The common migraine, also known as Migraine without Aura, is a neurological disease which causes the affected person to experience recurrent and sometimes debilitating headaches. It is called “without aura” because unlike the classic migraine (with aura) the person experiencing the headache does not experience any visual or sensory disturbances that signal the onset of the migraine headache. It is the most common type of migraine, with approximately ¾ of migraine patients suffering from this particular subtype. Migraines in general appear to be hereditary and it seems to affect women more than men. Eleven out of 100 people experience these debilitating headaches, but those are only the cases that have been diagnosed and recorded. There is still a large amount of people suffering from migraines that are yet to be diagnosed.
What Happens during Migraine without Aura?
A person who has been diagnosed with Migraine without aura experiences recurrent headaches with varying degrees of intensity. With common migraines, there are usually no obvious warning symptoms to signal the onset of the headache like with classic migraines. However, in some cases there are subtle tell-tale signs that a headache is developing. This may include a sudden craving for particular foods and neck stiffness and pain which most people do not associate with migraines. At the onset of the headache, a person suffering from common migraines feels a pulsating kind of pain is isolated on one part of the head and is usually worse on the forehead, especially on its sides. The pain can last for as long as 4 to 72 hours and can come with a host of other symptoms including, sensitivity to light, sound, and odors, as well as nausea, vomiting, dizzy spells, fatigue, and loss of appetite. After the pain of the headache has subsided, a person may continue to feel pain in the neck area and may feel drained of energy, making it more difficult to fully recover from the headache.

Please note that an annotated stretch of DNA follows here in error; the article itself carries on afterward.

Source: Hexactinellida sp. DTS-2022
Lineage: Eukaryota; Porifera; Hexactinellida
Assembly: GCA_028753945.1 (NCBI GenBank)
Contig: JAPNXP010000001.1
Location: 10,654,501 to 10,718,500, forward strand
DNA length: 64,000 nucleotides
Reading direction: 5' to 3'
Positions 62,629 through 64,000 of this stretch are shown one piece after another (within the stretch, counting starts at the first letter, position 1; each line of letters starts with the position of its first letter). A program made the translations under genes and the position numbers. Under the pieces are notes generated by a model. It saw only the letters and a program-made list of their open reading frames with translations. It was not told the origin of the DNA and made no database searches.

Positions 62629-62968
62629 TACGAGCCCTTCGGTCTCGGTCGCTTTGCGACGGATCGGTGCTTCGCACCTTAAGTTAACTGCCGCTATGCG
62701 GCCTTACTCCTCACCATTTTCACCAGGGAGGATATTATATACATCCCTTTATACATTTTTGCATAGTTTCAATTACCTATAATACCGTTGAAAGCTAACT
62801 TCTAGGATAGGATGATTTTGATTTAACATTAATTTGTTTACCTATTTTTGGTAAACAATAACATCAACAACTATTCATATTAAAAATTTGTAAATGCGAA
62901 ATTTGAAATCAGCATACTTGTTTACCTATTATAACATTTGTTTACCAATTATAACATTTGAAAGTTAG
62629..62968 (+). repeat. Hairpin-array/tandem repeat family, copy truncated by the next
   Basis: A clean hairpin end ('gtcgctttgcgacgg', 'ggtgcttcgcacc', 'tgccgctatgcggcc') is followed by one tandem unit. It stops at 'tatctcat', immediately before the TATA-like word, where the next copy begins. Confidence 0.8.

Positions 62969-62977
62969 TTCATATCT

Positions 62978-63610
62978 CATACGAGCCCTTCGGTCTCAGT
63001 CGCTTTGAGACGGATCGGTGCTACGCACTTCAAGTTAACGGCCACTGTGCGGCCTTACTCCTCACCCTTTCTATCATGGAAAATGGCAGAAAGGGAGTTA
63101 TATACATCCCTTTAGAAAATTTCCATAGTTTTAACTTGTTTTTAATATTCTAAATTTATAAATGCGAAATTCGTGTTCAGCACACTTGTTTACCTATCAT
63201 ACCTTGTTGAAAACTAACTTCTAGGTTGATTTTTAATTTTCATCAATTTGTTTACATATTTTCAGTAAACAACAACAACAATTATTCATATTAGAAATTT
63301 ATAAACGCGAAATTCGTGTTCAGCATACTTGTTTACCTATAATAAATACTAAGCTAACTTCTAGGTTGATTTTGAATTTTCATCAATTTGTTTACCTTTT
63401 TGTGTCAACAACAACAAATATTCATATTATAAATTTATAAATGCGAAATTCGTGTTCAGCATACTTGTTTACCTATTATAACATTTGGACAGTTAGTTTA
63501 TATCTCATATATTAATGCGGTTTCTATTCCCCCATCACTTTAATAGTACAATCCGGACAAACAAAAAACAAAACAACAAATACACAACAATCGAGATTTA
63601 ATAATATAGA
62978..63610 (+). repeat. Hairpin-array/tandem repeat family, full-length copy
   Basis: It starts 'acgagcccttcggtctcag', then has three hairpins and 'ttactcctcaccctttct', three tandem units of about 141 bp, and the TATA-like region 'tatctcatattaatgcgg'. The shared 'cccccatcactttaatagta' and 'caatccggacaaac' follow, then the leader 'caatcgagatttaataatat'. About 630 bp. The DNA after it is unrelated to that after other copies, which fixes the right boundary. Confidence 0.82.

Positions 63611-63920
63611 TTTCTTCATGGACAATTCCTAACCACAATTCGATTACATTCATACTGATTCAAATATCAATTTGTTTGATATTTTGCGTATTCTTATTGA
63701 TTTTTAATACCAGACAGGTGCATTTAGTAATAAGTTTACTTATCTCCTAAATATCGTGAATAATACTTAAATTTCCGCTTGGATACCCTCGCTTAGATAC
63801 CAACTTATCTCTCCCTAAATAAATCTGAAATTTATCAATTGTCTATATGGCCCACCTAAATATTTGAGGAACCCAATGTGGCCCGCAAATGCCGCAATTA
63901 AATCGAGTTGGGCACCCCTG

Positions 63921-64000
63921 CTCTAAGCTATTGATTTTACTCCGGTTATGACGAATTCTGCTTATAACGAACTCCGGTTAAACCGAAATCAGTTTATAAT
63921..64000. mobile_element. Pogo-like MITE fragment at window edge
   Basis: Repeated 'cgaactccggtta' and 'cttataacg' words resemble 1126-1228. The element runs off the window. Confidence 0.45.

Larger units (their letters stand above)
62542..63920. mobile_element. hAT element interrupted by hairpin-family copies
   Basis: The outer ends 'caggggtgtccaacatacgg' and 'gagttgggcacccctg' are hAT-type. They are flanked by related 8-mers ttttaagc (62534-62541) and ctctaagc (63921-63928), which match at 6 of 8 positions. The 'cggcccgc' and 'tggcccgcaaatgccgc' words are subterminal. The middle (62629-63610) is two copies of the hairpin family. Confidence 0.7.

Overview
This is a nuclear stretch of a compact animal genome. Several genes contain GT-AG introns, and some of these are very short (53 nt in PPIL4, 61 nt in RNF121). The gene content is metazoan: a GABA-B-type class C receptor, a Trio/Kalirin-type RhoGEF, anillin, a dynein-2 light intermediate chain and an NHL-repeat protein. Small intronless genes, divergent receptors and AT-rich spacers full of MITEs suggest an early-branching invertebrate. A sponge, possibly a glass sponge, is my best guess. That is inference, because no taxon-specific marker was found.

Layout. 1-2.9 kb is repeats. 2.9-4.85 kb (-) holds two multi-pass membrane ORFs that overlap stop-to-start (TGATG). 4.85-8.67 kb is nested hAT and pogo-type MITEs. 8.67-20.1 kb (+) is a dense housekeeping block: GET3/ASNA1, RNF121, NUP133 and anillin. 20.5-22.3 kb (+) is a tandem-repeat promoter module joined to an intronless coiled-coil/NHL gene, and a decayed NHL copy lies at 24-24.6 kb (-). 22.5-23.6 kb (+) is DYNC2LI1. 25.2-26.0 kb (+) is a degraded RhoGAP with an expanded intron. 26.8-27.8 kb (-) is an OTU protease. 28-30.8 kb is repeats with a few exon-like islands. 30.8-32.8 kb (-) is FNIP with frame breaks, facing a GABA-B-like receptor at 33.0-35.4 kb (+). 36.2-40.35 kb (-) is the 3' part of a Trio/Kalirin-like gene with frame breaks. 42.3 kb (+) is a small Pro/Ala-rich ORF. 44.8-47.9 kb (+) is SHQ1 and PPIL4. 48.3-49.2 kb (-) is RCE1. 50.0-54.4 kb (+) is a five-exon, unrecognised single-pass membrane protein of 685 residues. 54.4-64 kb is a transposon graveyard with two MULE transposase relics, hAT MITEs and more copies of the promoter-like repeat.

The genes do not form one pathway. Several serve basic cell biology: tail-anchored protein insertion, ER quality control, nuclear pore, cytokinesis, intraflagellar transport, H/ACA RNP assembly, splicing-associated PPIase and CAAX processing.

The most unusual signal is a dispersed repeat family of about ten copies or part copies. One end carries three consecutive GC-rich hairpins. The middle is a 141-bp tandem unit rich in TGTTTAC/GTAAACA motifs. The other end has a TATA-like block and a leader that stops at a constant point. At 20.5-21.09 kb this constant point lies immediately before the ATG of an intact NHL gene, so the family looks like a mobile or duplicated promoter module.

How are Common Migraines Treated?
There is no cure for migraines; however, its symptoms can be treated and managed, and to some extent, prevented. Often, over-the-counter painkillers can relieve the pain caused by the headaches, especially when taken earlier on or before the actual headache develops. In some cases, the pain can be so severe that these simple analgesics do not work. When this happens, doctors prescribe medications that are made specifically for treating migraines and its symptoms. People who experience migraine episodes are also advised to stay in a dimly-lit room with minimal noise to avoid further aggravation of the headache while waiting for it to subside or for the medicine to kick in. A Migraine without Aura can be prevented by avoiding situations that can trigger migraines. Stress, exposure to loud noises and bright lights, lack of sleep, smoking, allergic reactions, and eating certain foods are just some of the triggers that can cause migraine headaches. Doctors may prescribe drugs like propranolol, beta blockers, and other medications to prevent the onset of a common migraine headache.
Migraines in itself are not life threatening; however, the pain felt during this period can prevent people from performing their routine activities and responsibilities. This is why it is important to consult a doctor if you suspect that you are suffering from headaches caused by Migraine without Aura.